According to the complaint, Del Raine's colitis went into remission in July 1992. Once in July, he refused to sign a consent proffered by a physician's assistant for a barium enema because the assistant incorrectly described it as a treatment, rather than a diagnostic test. On August 14, 1992, Dr. Jumao-as met with Del Raine, who, according to the prisoner's affidavit, refused a barium enema because it was not treatment. Del Raine's complaint indicates that he refused it because his colitis was in remission. Del Raine does not point to any further attacks of colitis until December 12, 1992, although the medical records from the U.S. Medical Center at Springfield indicate that he listed colitis as one of his medical problems. An entry in his U.S. Medical Center chart on November 11 indicates that he was referred to the medical clinic in reference to his colitis. A transfer summary prepared by a physician's assistant on December 3, 1992 states: "Patient was also referred to our Medical Clinic regarding his history of ulcerative colitis. Patient has had no symptoms for some time now; however, it was recommended by Dr. Nelson to consider Azulfidine therapy if symptoms return." (R. 22 (U.S. Medical Center at Springfield Transfer Summary).)

13

On December 12, while still at the U.S. Medical Center, Del Raine's colitis recurred. Two days later, he showed a guard and a nurse blood in his toilet. Over the following week, while he was transferred to federal penitentiaries in El Reno, Oklahoma and Terre Haute, Indiana, he suffered further attacks. He returned to Marion on December 21, 1992 after leaving a "Hemoccult" test4 at Terre Haute. He informed Dr. Jumao-as in writing that he suffered from bleeding again and that he had left behind a blood sample. On December 31, Dr. Jumao-as performed another rectal examination, which was negative. The results of a blood test from December 29, 1992 had not significantly changed from one measured on February 7, 1992; it did not show excessive blood that would indicate sulfa or steroid medication. The progress notes indicate that the chronic ulcerative colitis was not active.

14

The record also contains evidence of events subsequent to those alleged in Del Raine's complaint. Dr. Jumao-as met with his patient on February 18, 1993, but Del Raine refused a rectal examination. Del Raine informed the doctor that Del Raine's blood test at Terre Haute had been positive, to which Dr. Jumao-as responded "Hemoccult is only for detecting small amounts of blood!" (R. 19 (Aff. of Feb. 27, 1993).) On May 18, 1993, the results of a follow-up blood test were normal. Dr. Jumao-as conducted another follow-up examination for colitis on May 24, 1993, during which Del Raine had no complaints. Del Raine says that he was bleeding again on June 13, 14, and 23. A blood test on June 15, 1993 was normal. On June 25, 1993 he showed a physician's assistant blood in his toilet. He also submitted a written complaint to Dr. Jumao-as on that day. On June 30, 1993, blood tests revealed mild anemia, and on July 12, 1993, in response to the prisoner's complaint's of non-bloody diarrhea and further evidence of mild anemia, the doctor prescribed Cortenema. According to Del Raine, after finishing two packages of Cortenema, his ulcerative colitis cleared up.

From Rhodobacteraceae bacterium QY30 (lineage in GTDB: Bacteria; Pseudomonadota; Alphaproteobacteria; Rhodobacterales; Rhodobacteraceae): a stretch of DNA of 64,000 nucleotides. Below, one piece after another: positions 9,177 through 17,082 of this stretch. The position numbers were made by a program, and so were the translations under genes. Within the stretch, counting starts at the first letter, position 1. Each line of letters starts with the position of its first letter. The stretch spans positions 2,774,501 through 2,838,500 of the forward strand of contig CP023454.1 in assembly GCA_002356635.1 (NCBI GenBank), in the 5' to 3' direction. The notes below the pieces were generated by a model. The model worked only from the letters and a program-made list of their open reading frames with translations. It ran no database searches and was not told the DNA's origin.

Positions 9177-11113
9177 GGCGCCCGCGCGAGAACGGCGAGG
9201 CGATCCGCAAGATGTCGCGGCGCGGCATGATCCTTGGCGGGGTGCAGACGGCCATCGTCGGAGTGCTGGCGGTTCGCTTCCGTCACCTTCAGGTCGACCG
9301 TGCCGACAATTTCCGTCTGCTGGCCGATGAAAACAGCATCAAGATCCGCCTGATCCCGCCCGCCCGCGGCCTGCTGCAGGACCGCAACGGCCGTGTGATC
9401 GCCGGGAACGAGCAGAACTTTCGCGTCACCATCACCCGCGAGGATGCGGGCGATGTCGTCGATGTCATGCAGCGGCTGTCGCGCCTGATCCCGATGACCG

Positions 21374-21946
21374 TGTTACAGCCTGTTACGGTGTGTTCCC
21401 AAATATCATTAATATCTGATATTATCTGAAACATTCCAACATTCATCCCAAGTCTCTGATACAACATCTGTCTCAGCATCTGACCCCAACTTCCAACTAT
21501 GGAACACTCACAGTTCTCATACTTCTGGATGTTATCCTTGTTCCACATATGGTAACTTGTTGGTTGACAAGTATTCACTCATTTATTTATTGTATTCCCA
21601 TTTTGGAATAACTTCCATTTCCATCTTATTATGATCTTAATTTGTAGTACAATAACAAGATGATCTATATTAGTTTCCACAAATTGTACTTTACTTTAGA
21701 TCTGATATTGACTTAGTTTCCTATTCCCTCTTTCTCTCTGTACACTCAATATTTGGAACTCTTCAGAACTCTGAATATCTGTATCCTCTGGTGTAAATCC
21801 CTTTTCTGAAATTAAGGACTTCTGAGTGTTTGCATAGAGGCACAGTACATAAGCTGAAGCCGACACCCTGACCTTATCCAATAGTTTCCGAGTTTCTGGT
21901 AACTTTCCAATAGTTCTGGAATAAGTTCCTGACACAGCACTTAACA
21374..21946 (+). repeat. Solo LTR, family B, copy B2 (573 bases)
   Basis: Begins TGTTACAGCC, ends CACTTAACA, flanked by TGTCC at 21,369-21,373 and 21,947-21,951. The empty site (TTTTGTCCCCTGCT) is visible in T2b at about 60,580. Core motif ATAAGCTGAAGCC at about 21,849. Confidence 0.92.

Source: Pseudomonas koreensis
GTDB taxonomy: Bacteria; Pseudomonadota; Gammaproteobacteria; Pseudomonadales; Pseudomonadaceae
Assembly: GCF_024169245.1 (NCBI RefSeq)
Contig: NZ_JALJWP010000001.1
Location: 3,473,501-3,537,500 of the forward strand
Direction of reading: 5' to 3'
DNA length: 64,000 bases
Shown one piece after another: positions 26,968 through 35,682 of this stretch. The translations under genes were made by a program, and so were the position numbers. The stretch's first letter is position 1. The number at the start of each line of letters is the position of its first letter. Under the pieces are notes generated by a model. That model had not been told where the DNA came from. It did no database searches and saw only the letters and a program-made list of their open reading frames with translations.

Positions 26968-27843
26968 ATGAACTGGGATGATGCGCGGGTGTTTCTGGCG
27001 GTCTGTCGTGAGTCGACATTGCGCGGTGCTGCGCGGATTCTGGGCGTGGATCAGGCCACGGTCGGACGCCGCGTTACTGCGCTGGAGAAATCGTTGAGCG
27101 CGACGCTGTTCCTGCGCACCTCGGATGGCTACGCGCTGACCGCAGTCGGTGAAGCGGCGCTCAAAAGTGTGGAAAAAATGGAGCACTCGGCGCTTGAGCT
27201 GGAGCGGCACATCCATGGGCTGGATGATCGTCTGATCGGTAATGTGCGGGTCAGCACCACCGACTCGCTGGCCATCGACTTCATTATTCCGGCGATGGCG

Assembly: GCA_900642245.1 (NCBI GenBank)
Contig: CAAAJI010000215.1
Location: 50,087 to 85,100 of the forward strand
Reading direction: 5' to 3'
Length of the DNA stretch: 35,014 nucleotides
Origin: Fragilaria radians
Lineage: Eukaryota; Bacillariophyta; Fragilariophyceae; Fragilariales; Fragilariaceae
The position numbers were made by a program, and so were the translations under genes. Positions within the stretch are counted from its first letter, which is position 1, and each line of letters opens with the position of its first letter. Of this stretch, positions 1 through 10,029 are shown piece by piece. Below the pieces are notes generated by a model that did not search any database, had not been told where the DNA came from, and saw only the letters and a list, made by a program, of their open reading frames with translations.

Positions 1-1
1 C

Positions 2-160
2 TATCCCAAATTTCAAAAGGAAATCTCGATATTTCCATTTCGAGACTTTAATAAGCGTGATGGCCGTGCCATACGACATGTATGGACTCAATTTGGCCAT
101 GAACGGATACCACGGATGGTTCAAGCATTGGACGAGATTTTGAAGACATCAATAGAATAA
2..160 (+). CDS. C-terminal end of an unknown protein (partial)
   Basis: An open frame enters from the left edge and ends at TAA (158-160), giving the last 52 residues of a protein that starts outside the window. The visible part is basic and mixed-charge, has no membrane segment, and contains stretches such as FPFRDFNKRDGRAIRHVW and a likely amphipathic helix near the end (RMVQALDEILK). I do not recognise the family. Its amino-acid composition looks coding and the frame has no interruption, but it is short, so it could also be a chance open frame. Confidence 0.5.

15

Del Raine claims that Dr. Jumao-as violated his Eighth Amendment rights by failing to provide him with treatment instead of mere diagnostic tests. However, a physician does not violate the Eighth Amendment by denying treatment after a reaching a negative diagnosis, unless he acted with deliberate indifference in examining the patient. See Farmer, 114 S.Ct. at 1982 n. 8; Estelle, 429 U.S. at 106. Furthermore, a medical decision concerning whether or not to order an additional diagnostic test or form of treatment, which is a "classic example of a matter for medical judgment," does not by itself constitute cruel and unusual punishment, even if it is negligent. Estelle, 429 U.S. at 107. Even if Dr. Jumao-as repeatedly negligently misdiagnosed Del Raine as not suffering from active colitis, such malpractice would not constitute a constitutional violation. Although a string of negligent acts, regardless of how lengthy, cannot by itself amount to a violation of the Eighth Amendment, it may provide "evidence of the magnitude of the risk created by the defendants' conduct and the knowledge of the risk by the defendant." Sellers v. Henman, 41 F.3d 1100, 1103 (7th Cir.1994). "The more negligent acts they commit in a circumscribed interval, the likelier it is that they know they are creating some risk...." Id. However, the overall series of negative test results in this case, even if negligently chosen or administered, does not create a pattern that would indicate knowledge of a need for treatment.